The purpose of providing runway visual range (RVR) information is to permit pilots to appraise aerodrome visibility conditions and in particular to determine whether these conditions are above or below established aerodrome operating minima.
RVR is defined as the range over which the pilot of an aircraft on the centre line of a runway can see the runway surface markings or the lights delineating the runway of identifying its centre line.
For this purpose, a height of approximately 5 metres is regarded as corresponding to the average eye-level of a pilot in an aircraft on the centre line of a runway.
In practice, RVR cannot be measured directly from the position specified in the definition but is an assessment of what a pilot would see from that position.
One should realize, however, that in assessing RVR no account is taken of the effect on vision of such variables and imponderables as:
– rain on the windshield of the aircraft;
– the level of cockpit lighting, which is adjustable;
– the illumination to which a pilot has been exposed during the preceding few minutes (for example,
when passing over approach lights);
– any effect connected with the motion of a pilot with respect to the runway lights, e.g. the time taken for
a pilot to react to a light coming into view;
– the pilot’s vision and any physical or psychological factors affecting it.
Thus, RVR is merely a method of assessing ’seeing conditions’ for take-off and landing and is not a statement of what a pilot would actually see.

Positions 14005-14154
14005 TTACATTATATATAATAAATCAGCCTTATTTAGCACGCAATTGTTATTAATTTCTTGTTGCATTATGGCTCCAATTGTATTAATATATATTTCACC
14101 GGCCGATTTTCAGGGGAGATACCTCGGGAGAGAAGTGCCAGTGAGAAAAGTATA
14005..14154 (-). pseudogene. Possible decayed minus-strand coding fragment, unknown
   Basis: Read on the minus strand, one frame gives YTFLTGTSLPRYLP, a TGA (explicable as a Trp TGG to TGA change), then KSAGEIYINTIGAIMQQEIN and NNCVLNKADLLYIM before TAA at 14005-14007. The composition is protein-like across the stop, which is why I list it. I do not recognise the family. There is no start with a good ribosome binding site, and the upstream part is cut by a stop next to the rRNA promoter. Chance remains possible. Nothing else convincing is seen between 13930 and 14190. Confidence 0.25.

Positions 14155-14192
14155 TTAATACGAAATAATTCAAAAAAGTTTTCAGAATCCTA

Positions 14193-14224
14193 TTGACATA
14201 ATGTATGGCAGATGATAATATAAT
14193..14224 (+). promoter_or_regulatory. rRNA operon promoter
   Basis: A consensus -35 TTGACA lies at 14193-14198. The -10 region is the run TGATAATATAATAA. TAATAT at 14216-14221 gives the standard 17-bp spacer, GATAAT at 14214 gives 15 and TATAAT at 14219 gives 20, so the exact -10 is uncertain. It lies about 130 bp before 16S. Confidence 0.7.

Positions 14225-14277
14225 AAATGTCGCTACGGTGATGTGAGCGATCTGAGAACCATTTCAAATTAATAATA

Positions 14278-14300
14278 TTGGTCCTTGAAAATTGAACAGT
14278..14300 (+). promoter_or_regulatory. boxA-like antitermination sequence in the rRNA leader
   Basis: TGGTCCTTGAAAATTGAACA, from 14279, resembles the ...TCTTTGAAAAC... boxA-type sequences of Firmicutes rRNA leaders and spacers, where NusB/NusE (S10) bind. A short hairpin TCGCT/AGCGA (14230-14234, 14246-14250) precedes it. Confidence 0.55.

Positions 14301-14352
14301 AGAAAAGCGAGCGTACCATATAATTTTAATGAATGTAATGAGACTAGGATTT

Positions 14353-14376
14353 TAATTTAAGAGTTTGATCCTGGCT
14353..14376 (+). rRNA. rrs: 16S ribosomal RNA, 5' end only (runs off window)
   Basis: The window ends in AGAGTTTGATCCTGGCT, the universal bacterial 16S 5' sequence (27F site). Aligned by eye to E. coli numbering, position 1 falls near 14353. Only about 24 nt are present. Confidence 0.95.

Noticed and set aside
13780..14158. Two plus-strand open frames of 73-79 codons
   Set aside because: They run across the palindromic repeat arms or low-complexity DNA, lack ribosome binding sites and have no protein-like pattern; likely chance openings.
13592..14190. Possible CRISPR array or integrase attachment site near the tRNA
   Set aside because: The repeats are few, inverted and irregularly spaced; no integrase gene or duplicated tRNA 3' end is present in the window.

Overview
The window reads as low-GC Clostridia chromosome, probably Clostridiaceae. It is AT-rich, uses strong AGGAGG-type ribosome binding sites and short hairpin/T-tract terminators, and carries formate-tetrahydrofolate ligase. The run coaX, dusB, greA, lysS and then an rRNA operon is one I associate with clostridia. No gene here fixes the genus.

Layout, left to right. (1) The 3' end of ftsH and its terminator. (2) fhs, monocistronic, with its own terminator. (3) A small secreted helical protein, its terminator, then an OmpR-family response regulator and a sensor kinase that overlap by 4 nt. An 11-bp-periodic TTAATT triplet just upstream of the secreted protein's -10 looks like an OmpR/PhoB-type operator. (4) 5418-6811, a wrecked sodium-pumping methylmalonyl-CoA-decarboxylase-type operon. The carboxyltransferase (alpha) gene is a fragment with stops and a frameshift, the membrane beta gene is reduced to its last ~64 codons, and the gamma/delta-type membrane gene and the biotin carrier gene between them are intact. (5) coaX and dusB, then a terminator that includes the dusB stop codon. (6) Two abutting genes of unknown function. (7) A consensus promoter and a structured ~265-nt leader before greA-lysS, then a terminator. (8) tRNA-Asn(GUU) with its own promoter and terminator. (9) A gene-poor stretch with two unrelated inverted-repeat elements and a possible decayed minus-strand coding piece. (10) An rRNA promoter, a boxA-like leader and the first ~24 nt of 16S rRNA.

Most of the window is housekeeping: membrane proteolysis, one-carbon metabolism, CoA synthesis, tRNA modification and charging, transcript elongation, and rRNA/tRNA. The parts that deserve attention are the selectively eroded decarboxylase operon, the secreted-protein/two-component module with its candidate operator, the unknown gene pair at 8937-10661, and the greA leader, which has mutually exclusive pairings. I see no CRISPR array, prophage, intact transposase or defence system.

There is no doubt that, for landing, an assessment of the visual guidance available to the pilot during final approach, i.e. ’slant visual range’ (SVR) would be even more useful than RVR. No practical system for assessing SVR has yet been developed, although several experimental SVR systems have been developed and are being tested. It is felt that progress might be made with the development of an observing system, if a specific reference point in space could be defined to which the SVR could be related. Such a value should relate to a particular height, on a particular approach slope and with a visual segment intercept on the ground of a certain length.
The longer term objective is to meet in full the complete aeronautical requirement, which includes the two basic concepts:
– the height at which ground cues become evident, i.e. probable contact height; and
– the degree to which this reference is maintained as the descent is continued.
ICAO and WMO are encouraging States to pursue efforts both to satisfy the long term ends, and to provide a more immediate limited solution.
Therefore, RVR is often used, not only for its primary purpose of indicating visual guidance along the runway but also for the secondary purpose of giving some indication of ’seeing conditions’ on final approach.
RVR information is issued for one or more observation sites along a runway but although ideally desirable, it is impracticable to make the observation from the pilot’s position over the runway. The various techniques generally approach as closely the ideal as is possible without risk either to aircraft or to human observers. The observations are used to assess values that are satisfactorily representative of what a pilot would see at the appropriate part of the runway.
1. Horizontal visibility aspects
2. Visual range
3. Observing techniques of RVR
4. Observing of RVR
5. Availability of RVR observations at ATS units
6. Reporting procedures of RVR reports
7. Accuracy of RVR reports
8. Slant visual range
9. The visual segment
10. Variation in visual segment
11. Flight visibility and vision at high altitudes